SPRINGFIELD — The passage of time has done nothing to diminish Lamar Allen’s passion for education.
The 11-year chairman of the Effingham County Board of Education is seeking his fifth term as the representative of District 3.
“My whole goal is to achieve what is best for the kids in this county,” he said.
Effingham County’s standing in state education rankings has improved exponentially since he won his first election in 2004.
“The graduation rate, test scores, everything is sky high,” he said.
In most categories, Effingham County sits at or near the top in the Regional Education Service Agency’s First District and in the top 15 in Georgia.
A six-year member of the Georgia School Boards Association (GSBA) Board of Directors, Allen is proud of the district’s graduation rate, especially for black students.
“It’s, I think, at 91 percent now and it was like 64 when I came on the board,” Allen said. “I think the board, not necessarily me, has done a great job.”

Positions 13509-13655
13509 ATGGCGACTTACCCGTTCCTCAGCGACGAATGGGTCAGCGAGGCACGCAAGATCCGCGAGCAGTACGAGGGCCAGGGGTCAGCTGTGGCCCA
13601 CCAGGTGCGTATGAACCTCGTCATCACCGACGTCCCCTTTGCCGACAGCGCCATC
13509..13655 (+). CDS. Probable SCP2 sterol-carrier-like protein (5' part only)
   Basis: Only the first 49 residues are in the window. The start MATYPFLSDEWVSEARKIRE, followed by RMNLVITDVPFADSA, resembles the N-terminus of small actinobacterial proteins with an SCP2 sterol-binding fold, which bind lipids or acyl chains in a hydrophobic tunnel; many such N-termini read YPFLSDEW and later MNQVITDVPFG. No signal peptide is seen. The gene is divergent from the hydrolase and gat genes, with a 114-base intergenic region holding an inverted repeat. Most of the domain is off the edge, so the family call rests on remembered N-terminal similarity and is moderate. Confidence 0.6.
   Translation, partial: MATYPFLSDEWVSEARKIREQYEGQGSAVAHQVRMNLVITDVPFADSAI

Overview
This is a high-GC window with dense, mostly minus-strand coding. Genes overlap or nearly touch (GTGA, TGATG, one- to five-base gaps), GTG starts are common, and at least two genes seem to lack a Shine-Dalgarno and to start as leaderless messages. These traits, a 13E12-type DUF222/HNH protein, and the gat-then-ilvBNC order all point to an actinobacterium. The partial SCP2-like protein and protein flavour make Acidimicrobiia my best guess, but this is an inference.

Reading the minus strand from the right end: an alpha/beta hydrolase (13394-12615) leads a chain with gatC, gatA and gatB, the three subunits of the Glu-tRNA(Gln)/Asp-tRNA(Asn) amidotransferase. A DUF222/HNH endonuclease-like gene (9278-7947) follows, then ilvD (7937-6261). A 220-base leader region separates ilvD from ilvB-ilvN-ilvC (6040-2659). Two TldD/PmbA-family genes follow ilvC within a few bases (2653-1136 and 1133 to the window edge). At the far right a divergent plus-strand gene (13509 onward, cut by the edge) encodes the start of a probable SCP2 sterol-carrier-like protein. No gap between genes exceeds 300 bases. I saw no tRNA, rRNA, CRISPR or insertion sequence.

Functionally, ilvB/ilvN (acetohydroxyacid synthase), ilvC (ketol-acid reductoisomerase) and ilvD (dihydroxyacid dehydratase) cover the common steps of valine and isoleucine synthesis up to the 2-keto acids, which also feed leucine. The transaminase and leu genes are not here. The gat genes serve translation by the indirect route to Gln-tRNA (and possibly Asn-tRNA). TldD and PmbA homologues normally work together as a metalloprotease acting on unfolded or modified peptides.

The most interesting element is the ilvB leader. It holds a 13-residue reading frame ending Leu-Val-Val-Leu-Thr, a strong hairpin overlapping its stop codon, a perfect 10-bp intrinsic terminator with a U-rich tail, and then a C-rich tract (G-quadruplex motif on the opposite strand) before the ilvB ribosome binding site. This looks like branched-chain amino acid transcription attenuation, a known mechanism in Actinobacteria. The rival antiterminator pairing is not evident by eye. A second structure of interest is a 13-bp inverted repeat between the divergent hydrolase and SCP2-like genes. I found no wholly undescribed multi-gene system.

Allen, born and raised in Clyo, said managing enrollment growth is the board’s top priority. The district has more than 13,000 students and typically adds a few hundred each year.
“Getting money is our project because we’ve got to build schools and we have no money to build schools with,” he said. “That state is not going to give us the money to build schools.”
The district has placed a $100 million bond referendum on the June 19 ballot. If approved, it would fund the construction of an elementary school, a middle school and other needed projects.
“I understand why people are coming here,” Allen said. “They are coming here for the schools. We know that but we’ve got to deal with it.”
Allen, an active Rotarian and member of the Effingham County Chamber of Commerce, is concerned about the economic impact of COVID-19 will have on the board’s budget. Sales tax revenue will surely be lower than projected because of business closings and the shelter-in-place order enacted in March.
“There is no way it can help but go down because nobody is buying anything,” he said.
The board’s usual sense of frugality will help it weather the storm, Allen said.
“We are very fortunate that we had enough money put aside (during the Great Recession of 2008) that we didn’t have to lay people off like a lot of people did,” he explained. “We are conservative and we kept a good nest egg to fall back on.”